By Kurt Dusterberg
When Catherine Ashworth was a little girl her dad would take her out while he played a few holes in the evenings.
“I would strap her car seat on the golf cart and play a little bit, maybe three to five holes a couple nights a week,” Steve Ashworth explained.
Before long, Catherine had her own clubs. Playing with her dad and older brother, Harrison, she longed to play as well as they did. So dad gave her a little incentive. Golfing at Bentwinds Golf and Country Club, the family’s home course in Fuquay-Varina, he challenged her to make par on a par 5.
“He said, ‘If you par it from the blue tees, I will give you a $100,” Catherine said. “I would say, ‘Aw, c’mon Dad, let me do it from the white tees.’ He would say, ‘No, you’ve got to do it from the blue tees.’
“Eventually, after all those nights of trying to get it to work, I did it. Then he handed me that $100 bill and it was the greatest feeling.”
That par payoff might have dropped a spot on Ashworth’s list of golf achievements recently, after winning the 34th Junior North & South Amateur Championship at Pinehurst in July. Ashworth carded 71-73-73, good for a five-shot victory.
Ashworth began the opening round with a bogey, but then she carded three straight birdies. She was just one stroke back of the lead after 18 holes before setting the pace after two rounds.
“I had never really been in contention after the first and second day, and I was kind of nervous,” Ashworth said. “I didn’t know how to respond. I was OK at the beginning of the round. But the last two or three holes, I was nervous. But I fought it and it paid off. It was tiring, but it was awesome.”
Despite the nerves that crept in over the final holes, she managed to find her confidence over the final holes.
“Especially with my driver,” said Ashworth, a 15-year old sophomore at Fuquay-Varina High School. “I would look at something out in the fairway – like I would pick a tree – and I would think, I know where this is going to go. That was a good feeling. I was dialed in on my irons, just knowing when to take a risk and knowing when not to.”
There was a time when Ashworth’s athletic future seemed destined for courts rather than courses. A few years ago, she was the 30th-ranked tennis player in her age division in North Carolina. That’s when she experienced a life changing foot fault.
“It was snowing, and I was standing on a sled,” she said. “I fell off and I broke my growth plate. I had to take off around eight months. I was at the top of my game when I broke my ankle. It didn’t really go back to where it was.”
With tennis on hold, she turned back to golf without much concern.
“Things happen for a reason,” she said. “I always got the question, ‘which do you like better: tennis or golf?’ And I never had an answer. I liked them about the same. I hadn’t committed to one or the other.”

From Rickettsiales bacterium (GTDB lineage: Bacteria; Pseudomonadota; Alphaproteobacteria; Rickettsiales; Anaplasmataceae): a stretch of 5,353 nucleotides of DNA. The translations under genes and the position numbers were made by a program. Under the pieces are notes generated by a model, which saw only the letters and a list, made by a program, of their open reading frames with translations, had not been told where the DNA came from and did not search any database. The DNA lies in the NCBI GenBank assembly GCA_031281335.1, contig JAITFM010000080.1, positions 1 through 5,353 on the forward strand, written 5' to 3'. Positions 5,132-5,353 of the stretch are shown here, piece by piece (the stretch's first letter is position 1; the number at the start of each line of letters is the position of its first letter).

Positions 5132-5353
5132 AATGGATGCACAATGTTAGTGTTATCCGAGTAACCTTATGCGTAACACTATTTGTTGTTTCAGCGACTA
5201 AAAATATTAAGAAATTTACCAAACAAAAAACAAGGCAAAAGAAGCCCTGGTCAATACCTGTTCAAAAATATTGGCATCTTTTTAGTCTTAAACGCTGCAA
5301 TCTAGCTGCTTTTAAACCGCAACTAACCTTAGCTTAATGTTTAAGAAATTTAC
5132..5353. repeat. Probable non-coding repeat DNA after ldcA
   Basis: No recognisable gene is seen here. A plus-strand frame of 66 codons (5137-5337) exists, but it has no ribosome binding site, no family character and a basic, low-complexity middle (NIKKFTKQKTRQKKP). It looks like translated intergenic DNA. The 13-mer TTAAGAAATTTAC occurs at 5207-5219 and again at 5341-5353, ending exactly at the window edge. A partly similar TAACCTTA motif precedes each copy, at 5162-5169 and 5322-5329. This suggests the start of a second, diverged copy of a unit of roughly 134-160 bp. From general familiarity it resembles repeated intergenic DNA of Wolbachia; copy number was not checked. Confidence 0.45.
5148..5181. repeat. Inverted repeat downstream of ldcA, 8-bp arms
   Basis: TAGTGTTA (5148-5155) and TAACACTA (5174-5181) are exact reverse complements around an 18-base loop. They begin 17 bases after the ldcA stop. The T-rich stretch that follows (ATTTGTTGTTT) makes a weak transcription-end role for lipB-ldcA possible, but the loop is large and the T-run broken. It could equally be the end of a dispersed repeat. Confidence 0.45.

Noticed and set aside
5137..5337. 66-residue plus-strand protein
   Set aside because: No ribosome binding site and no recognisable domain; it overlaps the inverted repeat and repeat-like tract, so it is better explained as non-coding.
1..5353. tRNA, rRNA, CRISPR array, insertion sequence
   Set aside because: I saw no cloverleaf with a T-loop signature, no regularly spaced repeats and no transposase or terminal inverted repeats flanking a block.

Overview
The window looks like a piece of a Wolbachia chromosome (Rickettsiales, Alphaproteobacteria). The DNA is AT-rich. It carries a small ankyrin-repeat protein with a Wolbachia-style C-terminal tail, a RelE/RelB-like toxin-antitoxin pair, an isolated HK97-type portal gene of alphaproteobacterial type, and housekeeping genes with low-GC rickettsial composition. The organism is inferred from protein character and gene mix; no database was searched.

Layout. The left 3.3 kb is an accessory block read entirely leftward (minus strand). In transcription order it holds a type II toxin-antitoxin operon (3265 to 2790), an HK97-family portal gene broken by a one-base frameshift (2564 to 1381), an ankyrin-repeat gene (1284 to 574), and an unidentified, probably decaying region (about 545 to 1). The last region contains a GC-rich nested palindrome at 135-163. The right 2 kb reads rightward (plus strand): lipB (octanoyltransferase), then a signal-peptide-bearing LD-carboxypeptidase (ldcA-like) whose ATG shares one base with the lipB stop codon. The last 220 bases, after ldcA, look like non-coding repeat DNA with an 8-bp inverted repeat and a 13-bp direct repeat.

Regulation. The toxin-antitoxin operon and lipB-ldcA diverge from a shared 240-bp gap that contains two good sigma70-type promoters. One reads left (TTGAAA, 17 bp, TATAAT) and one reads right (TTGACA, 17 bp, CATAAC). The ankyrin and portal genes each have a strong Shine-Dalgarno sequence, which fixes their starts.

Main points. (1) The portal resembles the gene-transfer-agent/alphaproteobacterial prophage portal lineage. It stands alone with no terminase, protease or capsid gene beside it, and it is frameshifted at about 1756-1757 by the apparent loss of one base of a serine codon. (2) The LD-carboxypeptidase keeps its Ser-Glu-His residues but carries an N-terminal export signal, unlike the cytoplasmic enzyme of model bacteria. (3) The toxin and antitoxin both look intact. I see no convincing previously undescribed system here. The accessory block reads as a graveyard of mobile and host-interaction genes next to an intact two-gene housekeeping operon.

Besides, Ashworth soon realized that she couldn’t pursue all of her athletic interests. In addition to golf and tennis, she played two years of middle school volleyball – three prep sports that are played in the fall season.
“I don’t know what I was thinking,” she laughs. “I should have planned a little better.”
Today, golf is her focus, although she has not abandoned her other interests. She still plays a little neighborhood tennis, and she swims in a summer league as well as for her high school.
Like so many successful athletes, Ashworth takes pride in reaching new benchmarks – just as she viewed that $100 par-5 prize from her dad.
“When you’re in that range where you’re on the verge of breaking 80, you’re trying to get to those 70s. Finally when you do it, you think, I can do it again and again.
“Then when I broke 70, I thought, I can do this if I stay focused and motivated and I practice. It starts paying off in all the tournaments you play, and then in the North & South. You start to realize that everything you are doing is paying off.”
Ashworth has relied on some helpful tutors along the way. She works with former touring pro Kent Kluba, and receives support from Bentwinds’ pros Evelyn Kinlaw and Zac Collins.
Kluba, who played on the Ben Hogan Tour in the early 1990s and later on the European and Asian professional tours, has coached Ashworth for about three years. He thinks she is just beginning to unlock her potential.
“Physically, her best attribute is that she hits the ball like a guy,” Kluba said. “She is strong.”
He has also helped her be mentally tough, learning to work through the rounds when she doesn’t have her best game. By Kluba’s estimation, she reached a new plateau in July.
“When she won the North & South, she didn’t have to grind except for a few holes on the last day,” he said. “Now she has played good golf and beaten a good field. I’m anxious to see where she goes from that feeling. I think she won’t be satisfied unless she gets a few wins here and there.”
Ashworth also draws some of her inspiration from her brother, who now plays college golf for Campbell.
“When we would play in the evenings when we were little I always thought he was the best player,” she said. “He was especially a big influence seeing him in tournament golf and seeing how his success went. Then going into college golf inspired me as well.”
With nearly three years of high school ahead, Ashworth has plenty of time to consider college golf. Besides, after finishing 10th in the state championships as a freshman, she has her eye on some high school hardware. Her goal is to be the conference player of the year in the Tri-Nine.
For now, no one is dangling any $100 bills for big moments, but that’s not to say she doesn’t enjoy the spoils of victory. After winning the North & South she headed to a local restaurant and indulged in a victory meal.
“I had a BLT and egg salad sandwich,” she said enthusiastically. “That was my celebration lunch. It tasted like heaven after three days of hard work.”